Our friend Chaim took on the cauliflower and mushroom kugel, which, with its soufflé consistency and fried shallots on top, was another slam-dunk. Our resident vegetarian, Daniella, pronounced it satisfying enough to be a vegetarian main, and we all loved it for its overall umami-ness. Also, for a not-very-difficult recipe, it yielded impressively elegant results. Do not skip the optional fried shallots; the kugel is very smooth in texture, and having a crunchy element made it that much better.
Because we needed a fresh, crunchy vegetable, we chose the Autumn Kale Salad. It was an easy choice. Alpern begins the headnote for this recipe saying, “While kale was not, by any accounts, as widely eaten by Ashkenazi Jews as it is now by residents of Brooklyn…” We’ve all heard way too many times that Oakland is the Bay Area’s answer to Brooklyn, therefore we automatically felt a kinship with our kale-eating Brooklyn brethren.
What makes this kale salad unique is its roasted-garlic dressing (the recipe made quite a lot of it) With its rings of delicata squash, plus hazelnuts and raisins, we found nothing to fault here.
I’ve already spoiled the ending, by saying up top that we swooned over the rye and orange flavors in the honey cake. Honey cake can often be dry and one-note, and this one was anything but, with the rye flour giving the cake an unexpected funk (in a good way, of course). I will add that the authors put a cup of sugar in the recipe, and then write in the headnote that the sugar can be omitted entirely if one prefers less sweetness (and less sugar). Not having made it before, I decided to split the difference, and used half a cup of sugar, which we all felt struck the perfect balance.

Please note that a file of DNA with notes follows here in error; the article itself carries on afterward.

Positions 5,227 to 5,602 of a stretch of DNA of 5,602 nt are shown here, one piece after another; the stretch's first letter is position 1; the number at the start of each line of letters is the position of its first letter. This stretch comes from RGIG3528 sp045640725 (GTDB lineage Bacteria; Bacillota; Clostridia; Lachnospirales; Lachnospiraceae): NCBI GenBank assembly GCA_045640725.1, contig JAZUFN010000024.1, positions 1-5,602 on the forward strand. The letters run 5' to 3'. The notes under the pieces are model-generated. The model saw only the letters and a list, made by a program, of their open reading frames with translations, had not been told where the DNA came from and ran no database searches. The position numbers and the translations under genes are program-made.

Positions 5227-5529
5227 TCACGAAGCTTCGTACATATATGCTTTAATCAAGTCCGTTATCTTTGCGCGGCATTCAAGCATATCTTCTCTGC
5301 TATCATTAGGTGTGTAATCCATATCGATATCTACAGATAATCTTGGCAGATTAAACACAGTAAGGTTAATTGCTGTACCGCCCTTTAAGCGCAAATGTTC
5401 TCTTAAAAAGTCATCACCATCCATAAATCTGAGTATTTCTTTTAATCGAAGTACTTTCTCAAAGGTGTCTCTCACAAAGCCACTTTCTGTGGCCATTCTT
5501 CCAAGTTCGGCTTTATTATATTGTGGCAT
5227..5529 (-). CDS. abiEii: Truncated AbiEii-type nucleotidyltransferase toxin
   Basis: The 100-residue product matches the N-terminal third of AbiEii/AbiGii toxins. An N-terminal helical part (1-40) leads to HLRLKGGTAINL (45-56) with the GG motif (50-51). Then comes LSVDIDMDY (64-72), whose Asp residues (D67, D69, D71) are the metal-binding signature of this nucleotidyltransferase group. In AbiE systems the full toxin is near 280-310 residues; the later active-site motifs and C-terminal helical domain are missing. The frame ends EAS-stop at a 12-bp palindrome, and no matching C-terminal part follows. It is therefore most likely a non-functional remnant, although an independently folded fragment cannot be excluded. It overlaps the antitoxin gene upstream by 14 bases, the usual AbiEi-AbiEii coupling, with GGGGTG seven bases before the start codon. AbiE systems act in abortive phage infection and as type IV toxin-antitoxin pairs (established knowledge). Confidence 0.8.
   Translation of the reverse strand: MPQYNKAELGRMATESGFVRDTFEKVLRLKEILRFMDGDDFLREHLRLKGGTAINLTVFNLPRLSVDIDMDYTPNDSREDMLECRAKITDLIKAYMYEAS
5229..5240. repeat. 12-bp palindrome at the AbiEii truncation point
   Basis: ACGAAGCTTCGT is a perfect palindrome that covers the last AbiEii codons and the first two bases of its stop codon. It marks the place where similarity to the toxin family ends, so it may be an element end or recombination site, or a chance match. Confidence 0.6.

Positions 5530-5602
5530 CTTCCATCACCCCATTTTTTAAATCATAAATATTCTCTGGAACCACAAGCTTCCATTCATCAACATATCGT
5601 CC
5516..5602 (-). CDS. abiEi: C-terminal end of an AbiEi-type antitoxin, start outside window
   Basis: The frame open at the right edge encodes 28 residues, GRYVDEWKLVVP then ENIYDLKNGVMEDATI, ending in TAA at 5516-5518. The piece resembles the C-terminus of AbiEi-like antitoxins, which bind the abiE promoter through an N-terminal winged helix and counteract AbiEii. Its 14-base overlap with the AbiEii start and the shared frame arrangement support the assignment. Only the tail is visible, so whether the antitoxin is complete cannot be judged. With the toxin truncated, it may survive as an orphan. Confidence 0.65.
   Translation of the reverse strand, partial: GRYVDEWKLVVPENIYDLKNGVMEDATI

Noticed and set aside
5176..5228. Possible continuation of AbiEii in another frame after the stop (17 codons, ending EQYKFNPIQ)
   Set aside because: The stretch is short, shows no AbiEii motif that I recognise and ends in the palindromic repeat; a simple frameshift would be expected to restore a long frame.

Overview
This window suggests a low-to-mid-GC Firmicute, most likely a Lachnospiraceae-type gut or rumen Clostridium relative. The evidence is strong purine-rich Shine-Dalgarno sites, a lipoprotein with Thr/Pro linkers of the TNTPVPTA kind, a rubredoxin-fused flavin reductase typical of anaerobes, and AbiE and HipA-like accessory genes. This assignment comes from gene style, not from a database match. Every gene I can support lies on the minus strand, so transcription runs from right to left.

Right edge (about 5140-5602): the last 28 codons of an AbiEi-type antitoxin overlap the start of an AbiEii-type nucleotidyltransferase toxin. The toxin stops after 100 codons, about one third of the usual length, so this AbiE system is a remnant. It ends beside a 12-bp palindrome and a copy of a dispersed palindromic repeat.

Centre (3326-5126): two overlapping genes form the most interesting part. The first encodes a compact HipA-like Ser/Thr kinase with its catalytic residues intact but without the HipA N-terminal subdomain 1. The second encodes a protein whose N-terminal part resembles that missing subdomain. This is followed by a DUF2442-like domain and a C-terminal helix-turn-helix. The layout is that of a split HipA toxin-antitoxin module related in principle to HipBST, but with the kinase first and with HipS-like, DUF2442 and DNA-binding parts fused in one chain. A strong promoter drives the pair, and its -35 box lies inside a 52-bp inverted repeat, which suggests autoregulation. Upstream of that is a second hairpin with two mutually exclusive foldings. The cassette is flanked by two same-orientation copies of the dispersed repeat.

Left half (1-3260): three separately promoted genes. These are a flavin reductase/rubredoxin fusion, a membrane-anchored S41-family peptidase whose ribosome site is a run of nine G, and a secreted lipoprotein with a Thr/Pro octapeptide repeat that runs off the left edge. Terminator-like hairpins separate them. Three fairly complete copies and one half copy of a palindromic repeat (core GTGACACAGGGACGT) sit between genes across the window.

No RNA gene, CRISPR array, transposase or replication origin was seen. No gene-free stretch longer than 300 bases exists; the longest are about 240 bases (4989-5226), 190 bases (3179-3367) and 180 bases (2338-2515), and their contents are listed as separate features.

If there’s anything to fault about this cookbook, I found the index more confusing than most, with some recipes having so many page numbers that it was hard to determine which had the actual recipe rather than just a mention of it. But that’s a minor gripe.
With this dinner taking place on the sixth of Elul — a month in which we are to spiritually prepare ourselves for the upcoming High Holy Days, Nancy said, “No one said anything about culinary preparation for the holidays, but that’s what this dinner felt like.”
Indeed, that’s exactly how it felt — like the dry run for a deliciously revitalized Rosh Hashanah meal.
Alix Wall is a freelance writer and personal chef in Oakland, California, and the author of the blog TheOrganicEpicure.com.